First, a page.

Sitting in between the foothills of the Western Alps and the Monaco harbour front you’ll find Fontvieille, home of the Venturi Automobiles headquarters. Based in the Principality, Venturi is a renowned leader in high performance electric vehicles and a pioneer in the advancement of electric powertrains.
The Venturi outfit is well-known for embarking on a number of special projects including an attempt to beat their own FIA world land speed record for an electric vehicle on the Salt Flats of Bonneville, USA. Now it’s the turn of Formula E, a different challenge altogether…
The inaugural season of Formula E may offer little in the way of progressive innovations with restricted regulations but as an open championship the aim is to introduce manufacturers to develop their own components. This process starts as early as next season with the arrival of eight manufacturers and is exactly what attracted Venturi to enter the first fully-electric series.
“I think if you look at our DNA we are an electric vehicle car company therefore we have a deep understanding of EV powertrains and batteries technologies,” said Jim Wright, Head of Commercial at Venturi.
“Because we have competed in competitions and the FIA land speed record programme, we are able to make sure that powertrain and battery development is at the forefront of what we do. We come from an electric vehicle background and electric vehicles are our speciality.”
Founded in 1984 with the presentation of their first car, a two-seater prototype with a 2-litre VW Golf GTI engine, Venturi originally built mid-engined coupes and roadsters with the objective to compete against other European car giants such Porsche and Ferrari.
The more familiar Venturi we see today is the creation of Gildo Pallanca Pastor (company’s president) who purchased the company in 2001 and re-located to Monaco, making the bold decision to shift the emphasis to renewable energies and in particular electric power.
However, just producing and selling electric vehicles is not enough for Venturi Automobiles. The team has pursued various challenges in order to push the boundaries of what was previously thought to be achievable by an electric vehicle. Projects include the unassisted journey in an electric vehicle from Shanghai to Paris – a distance of 14,900km across eight countries.
Most notably Venturi is the current holder of the world land speed record for an electric vehicle with 495kph (307mph).
The Venturi name isn’t one necessarily synonymous to motor racing but with Formula E the team has the chance to cement itself as a key player in electric powertrain development.
The Venturi Formula E team is co-founded by Hollywood star Leonardo DiCaprio and Gildo Pallanca Pastor, founder of Venturi Automobiles.
Following the announcement of the team in December 2013, DiCaprio said: “The future of our planet depends on our ability to embrace fuel-efficient, clean-energy vehicles. Venturi has shown tremendous foresight in their decision to create an environmentally friendly racing team, and I am happy to be a part of this effort.”
Unfortunately the final lap of the opening race in Beijing sums up the season for both Venturi drivers – full of potential but no end result.
The line-up at Venturi has remained unchanged throughout pre-season testing to the last outing in Long Beach. Nick Heidfeld and Stephane Sarrazin bring with them a wealth of experience from Formula 1, World Rally Championship (WRC) and endurance racing. However, the team currently sit at the bottom of the team standings with a best place finish of eighth in Buenos Aires.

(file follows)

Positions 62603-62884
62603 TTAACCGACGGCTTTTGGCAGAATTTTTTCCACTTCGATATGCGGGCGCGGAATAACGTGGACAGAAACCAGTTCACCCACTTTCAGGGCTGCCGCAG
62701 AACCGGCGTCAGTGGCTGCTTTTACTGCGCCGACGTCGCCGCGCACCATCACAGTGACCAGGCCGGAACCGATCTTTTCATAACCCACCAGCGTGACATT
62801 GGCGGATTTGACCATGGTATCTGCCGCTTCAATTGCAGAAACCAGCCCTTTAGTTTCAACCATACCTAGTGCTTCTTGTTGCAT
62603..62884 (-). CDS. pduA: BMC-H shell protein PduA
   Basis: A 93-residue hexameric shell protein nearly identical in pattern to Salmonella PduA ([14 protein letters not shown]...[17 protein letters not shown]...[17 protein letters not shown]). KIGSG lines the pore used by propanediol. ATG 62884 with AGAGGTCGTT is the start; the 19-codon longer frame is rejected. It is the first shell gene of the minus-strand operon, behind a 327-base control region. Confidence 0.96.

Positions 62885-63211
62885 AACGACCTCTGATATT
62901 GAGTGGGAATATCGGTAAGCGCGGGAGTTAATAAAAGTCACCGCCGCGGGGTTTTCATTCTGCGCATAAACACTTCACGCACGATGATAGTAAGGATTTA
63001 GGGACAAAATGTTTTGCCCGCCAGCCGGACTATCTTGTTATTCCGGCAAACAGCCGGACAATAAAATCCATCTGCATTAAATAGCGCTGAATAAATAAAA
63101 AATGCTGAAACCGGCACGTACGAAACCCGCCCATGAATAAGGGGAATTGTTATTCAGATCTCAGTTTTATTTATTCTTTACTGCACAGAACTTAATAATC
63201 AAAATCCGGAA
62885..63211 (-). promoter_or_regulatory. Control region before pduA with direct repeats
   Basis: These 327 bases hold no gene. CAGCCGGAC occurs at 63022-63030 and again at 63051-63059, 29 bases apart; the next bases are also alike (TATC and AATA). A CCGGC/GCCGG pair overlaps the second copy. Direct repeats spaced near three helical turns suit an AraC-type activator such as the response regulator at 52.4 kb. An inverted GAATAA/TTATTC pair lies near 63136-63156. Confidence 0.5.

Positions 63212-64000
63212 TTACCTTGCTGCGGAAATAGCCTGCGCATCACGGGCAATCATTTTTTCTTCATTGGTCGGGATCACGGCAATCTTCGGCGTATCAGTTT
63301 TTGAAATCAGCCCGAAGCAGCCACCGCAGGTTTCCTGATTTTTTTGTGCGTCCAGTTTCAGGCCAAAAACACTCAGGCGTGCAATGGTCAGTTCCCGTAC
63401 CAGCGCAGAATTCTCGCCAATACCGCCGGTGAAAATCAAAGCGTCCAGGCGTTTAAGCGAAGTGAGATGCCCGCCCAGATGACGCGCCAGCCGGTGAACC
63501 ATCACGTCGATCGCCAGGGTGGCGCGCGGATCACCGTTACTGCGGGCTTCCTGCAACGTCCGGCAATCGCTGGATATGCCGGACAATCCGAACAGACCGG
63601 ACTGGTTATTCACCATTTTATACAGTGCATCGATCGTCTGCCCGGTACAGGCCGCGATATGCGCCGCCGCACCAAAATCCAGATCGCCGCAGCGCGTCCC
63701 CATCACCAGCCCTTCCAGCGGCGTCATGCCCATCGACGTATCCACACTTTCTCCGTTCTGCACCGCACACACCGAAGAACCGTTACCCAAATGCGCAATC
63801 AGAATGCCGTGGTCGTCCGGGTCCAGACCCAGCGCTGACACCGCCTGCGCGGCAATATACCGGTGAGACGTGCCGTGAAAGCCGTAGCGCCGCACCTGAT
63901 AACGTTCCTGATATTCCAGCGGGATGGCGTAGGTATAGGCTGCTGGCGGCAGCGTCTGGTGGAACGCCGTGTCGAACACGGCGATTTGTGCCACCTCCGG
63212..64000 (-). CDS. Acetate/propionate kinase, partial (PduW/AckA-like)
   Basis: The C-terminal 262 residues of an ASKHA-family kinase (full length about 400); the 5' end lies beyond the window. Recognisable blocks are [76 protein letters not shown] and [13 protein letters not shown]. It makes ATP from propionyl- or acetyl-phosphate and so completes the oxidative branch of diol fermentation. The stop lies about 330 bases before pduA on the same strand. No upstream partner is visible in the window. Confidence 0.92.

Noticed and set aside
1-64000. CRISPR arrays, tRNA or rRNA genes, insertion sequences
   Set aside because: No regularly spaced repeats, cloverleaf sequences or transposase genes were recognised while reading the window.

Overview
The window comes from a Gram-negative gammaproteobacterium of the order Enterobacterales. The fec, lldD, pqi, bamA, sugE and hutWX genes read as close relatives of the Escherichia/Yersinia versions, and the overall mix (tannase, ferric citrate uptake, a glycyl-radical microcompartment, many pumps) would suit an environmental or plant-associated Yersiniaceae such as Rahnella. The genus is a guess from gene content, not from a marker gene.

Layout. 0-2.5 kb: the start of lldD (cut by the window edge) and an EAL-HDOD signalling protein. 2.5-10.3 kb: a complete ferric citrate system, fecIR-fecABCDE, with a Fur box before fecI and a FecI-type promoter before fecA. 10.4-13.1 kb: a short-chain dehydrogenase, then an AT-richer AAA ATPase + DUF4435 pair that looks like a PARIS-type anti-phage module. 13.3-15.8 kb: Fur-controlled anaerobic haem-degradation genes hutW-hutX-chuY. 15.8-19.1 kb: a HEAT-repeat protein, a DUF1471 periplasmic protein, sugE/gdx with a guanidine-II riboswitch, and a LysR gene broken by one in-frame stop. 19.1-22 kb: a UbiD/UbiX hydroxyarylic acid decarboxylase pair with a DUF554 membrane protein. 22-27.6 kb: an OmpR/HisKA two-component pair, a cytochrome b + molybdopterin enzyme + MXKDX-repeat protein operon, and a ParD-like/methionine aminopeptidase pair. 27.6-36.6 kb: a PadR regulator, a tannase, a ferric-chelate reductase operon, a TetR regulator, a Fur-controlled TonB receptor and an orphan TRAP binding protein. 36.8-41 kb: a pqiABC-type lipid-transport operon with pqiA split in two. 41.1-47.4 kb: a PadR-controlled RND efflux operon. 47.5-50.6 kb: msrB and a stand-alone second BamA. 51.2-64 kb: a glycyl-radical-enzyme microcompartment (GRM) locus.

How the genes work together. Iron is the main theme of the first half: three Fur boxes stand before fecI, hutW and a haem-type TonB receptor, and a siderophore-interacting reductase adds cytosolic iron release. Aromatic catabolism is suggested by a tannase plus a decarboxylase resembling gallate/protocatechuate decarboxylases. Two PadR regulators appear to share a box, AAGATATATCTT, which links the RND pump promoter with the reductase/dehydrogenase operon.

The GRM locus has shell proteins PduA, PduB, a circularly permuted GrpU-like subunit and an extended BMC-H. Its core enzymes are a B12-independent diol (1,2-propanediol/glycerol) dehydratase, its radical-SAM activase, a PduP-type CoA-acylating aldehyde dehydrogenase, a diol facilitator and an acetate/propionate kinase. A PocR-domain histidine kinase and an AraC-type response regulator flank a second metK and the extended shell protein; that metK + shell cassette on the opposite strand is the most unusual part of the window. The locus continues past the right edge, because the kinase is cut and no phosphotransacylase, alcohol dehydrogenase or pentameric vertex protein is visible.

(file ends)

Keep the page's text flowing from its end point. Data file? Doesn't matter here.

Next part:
Reflecting on the season so far, Heidfeld said: “Well it has not gone very well at all! We are currently last in the team standings but looking at the speed we have shown over the season it is obviously not where we should be. On the other hand this is where we finished the races so it’s been very tough but we are still working very hard to achieve good results soon.”
He added: “I’ve said since the beginning we need to make use of the pace where we have it because if you are quick for one race it doesn’t mean it will be like this forever. After Beijing I was leading again in Buenos Aires and we have good pace but at the past two races we have fallen back. Following the opening couple of races I thought we could have a shot at the championship but now it’s unfortunately unrealistic to expect that.”
If year one is a learning process, the second season of Formula E is a chance to implement changes to the powertrain and supply potential customer teams. Team Principal Nicolas Mauduit hopes previous experience of developing electric vehicle technology at Venturi Automobiles will prove beneficial.
“We have been selected by the FIA to supply a new motor for season two,” said Mauduit. “We will propose a new motor for this championship and a new powertrain in general so all the background from Venturi Automobiles will be available from season two. That will be very interesting to see where we are and to see all the manufacturers compete from next year. This year all our knowledge helped to manage mainly on the battery side and to work on the strategy between energy versus power.”
Despite the regulations allowing only a few small changes to the e-motor, the inverter, the gearbox and the cooling system, Mauduit thinks improving efficiency is key to success. He added: “There are still quite strict regulations we need to comply with but we think we can bring some really advanced components to the championship. Our main focus is the efficiency. All that we have learnt so far from the land speed record programme… we would like to bring that to the Formula E team!”